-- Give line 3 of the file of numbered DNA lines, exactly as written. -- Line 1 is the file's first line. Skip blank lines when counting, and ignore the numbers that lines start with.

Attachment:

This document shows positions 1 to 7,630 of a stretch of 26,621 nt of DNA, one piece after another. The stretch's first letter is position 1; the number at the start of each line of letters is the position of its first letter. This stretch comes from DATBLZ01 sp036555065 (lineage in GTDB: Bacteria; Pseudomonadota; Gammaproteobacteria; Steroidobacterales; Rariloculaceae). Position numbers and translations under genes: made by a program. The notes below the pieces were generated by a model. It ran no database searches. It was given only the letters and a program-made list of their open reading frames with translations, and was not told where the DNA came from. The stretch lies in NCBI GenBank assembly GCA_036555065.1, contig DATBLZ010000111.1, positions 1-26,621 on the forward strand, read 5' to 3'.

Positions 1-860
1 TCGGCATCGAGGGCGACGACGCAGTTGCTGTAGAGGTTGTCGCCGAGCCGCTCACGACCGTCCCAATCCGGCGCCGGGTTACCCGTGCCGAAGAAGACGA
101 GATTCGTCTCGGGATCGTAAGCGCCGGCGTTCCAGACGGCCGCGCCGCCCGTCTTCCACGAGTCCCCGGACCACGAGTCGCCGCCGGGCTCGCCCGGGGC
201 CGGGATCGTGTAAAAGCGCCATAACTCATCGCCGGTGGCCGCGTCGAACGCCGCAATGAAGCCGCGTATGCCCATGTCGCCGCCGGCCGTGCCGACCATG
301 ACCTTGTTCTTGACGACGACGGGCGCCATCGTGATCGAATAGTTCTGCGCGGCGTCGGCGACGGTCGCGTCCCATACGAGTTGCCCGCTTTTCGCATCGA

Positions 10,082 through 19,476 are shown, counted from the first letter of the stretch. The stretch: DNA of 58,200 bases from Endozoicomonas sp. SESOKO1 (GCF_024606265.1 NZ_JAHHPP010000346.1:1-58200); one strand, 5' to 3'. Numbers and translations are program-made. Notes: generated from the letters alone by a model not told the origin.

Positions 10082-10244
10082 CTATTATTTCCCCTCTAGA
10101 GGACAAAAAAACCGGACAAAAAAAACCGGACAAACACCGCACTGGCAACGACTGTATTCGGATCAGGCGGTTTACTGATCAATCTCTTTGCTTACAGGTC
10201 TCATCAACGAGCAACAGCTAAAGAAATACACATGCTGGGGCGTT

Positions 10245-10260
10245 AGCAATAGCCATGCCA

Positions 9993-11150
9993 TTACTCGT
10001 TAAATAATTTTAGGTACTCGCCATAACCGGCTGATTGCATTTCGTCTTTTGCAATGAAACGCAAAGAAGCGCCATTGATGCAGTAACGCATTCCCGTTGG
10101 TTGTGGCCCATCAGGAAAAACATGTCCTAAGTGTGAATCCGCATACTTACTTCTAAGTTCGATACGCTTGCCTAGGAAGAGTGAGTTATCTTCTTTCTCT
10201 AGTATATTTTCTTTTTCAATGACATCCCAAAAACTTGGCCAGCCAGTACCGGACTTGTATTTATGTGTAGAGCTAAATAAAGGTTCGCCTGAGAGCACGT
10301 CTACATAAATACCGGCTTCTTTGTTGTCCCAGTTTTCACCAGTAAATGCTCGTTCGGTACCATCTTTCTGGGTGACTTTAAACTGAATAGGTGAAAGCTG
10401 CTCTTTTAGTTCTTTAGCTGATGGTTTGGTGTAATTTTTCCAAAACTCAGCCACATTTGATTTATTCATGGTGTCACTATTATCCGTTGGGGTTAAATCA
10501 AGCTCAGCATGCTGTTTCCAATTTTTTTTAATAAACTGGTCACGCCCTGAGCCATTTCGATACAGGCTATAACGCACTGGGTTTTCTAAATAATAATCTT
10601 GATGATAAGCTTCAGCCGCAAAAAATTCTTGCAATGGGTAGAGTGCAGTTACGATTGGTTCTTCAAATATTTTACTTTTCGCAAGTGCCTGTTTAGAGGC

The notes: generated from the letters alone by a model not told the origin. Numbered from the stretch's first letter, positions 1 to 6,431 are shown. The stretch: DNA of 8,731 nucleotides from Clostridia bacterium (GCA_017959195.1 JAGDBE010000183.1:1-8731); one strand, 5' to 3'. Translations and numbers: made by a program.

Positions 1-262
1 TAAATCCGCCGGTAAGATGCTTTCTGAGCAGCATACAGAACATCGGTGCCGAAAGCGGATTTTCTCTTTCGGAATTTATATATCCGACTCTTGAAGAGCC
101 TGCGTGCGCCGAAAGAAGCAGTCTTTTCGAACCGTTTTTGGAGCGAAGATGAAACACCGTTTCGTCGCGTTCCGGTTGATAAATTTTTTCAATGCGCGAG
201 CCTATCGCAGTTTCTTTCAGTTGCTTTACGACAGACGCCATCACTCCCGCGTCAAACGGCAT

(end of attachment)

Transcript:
1 TCGGCATCGAGGGCGACGACGCAGTTGCTGTAGAGGTTGTCGCCGAGCCGCTCACGACCGTCCCAATCCGGCGCCGGGTTACCCGTGCCGAAGAAGACGA